Although Oh My Veggies is a vegetarian food blog, we know that most of our readers aren’t strict vegetarians—instead, they’re either looking to cut down on their meat consumption or looking for recipe ideas to make for friends and family that don’t eat meat. We no longer live in a time where meat is the centerpiece of every meal as more and more people take a flexitarian approach to eating. I love this because as flexitarianism becomes mainstream, it makes things easier for those of us who abstain from meat entirely too—almost every restaurant has vegetarian options these days and even small town grocery stores stock things like tofu and veggie burgers.
Vegan Vegetarian Omnivore by Anna Thomas is a cookbook that particularly resonates with me, as there are vegans, vegetarians, and omnivores in my extended family and it seems like every holiday, we’re faced with questions about what everyone can and will eat. This cookbook has the answer! It presents menus for both everyday meals and holiday celebrations, with recipes that will please everyone at the table. While there are meat recipes in the book, the majority of the recipes are vegetarian.
While entertaining is a big component of Vegan Vegetarian Omnivore, I found that many of the recipes work for weeknight dinners as well. Although this Cannellini and Garlic Spread is technically an appetizer, we used it as part of a meze platter dinner, with crostini, kalamata olives, sun-dried tomatoes, caramelized onion jam, cheese and arugula. Cannellini beans whip up smoother and creamier than chickpeas; lemon and herbs add fresh flavor that balances the pungent garlic. Like all the recipes in this cookbook, this spread is a crowd-pleaser.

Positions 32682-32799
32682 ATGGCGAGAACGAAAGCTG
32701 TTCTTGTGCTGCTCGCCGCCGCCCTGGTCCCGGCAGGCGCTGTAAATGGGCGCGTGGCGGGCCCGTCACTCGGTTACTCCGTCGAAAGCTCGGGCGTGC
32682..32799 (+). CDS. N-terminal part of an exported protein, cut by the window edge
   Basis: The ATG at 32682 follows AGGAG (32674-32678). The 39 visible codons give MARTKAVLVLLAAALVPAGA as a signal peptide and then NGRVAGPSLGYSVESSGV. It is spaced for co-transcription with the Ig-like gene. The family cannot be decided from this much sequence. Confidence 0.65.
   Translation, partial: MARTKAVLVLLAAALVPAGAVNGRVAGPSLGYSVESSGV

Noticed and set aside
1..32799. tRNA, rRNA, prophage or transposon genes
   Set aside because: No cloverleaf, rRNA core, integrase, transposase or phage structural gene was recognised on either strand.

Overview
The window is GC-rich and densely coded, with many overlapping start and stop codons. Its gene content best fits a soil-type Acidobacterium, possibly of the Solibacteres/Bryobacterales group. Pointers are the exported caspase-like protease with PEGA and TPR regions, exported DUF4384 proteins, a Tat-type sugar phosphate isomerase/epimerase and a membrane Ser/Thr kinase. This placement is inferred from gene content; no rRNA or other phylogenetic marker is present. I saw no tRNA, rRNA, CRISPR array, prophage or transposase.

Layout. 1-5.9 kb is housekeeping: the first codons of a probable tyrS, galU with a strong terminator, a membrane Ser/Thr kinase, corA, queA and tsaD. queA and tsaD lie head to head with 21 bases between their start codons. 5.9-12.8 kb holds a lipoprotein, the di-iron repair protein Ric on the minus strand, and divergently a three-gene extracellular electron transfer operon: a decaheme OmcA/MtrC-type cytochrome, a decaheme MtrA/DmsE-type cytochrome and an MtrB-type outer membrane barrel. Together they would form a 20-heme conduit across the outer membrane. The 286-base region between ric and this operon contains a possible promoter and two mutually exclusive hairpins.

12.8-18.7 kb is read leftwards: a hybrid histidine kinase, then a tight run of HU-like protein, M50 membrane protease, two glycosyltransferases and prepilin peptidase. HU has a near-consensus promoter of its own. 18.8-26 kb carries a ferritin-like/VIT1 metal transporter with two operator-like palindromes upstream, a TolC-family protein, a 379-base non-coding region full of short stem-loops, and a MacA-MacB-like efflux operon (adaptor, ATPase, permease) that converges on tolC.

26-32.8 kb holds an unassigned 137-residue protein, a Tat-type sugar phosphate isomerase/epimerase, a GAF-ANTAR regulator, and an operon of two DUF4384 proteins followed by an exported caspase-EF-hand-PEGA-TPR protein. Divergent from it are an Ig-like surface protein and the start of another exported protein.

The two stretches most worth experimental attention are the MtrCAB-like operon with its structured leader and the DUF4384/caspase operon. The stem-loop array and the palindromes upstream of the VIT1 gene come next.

To Cook Cannellini... In a soup pot, combine 1 1/4 cups dried cannellini beans with about 2 quarts water, a dozen sage leaves, and 6 to 8 whole peeled garlic cloves. Bring to a boil, then lower the heat and simmer the beans for an hour or longer, depending on their age, until they are completely tender. Add 1 teaspoon salt and simmer gently for another 10 minutes, then allow the beans to sit in their liquid for a little while before draining them. Reserve the liquid to use in a soup—it’s a delicious broth.
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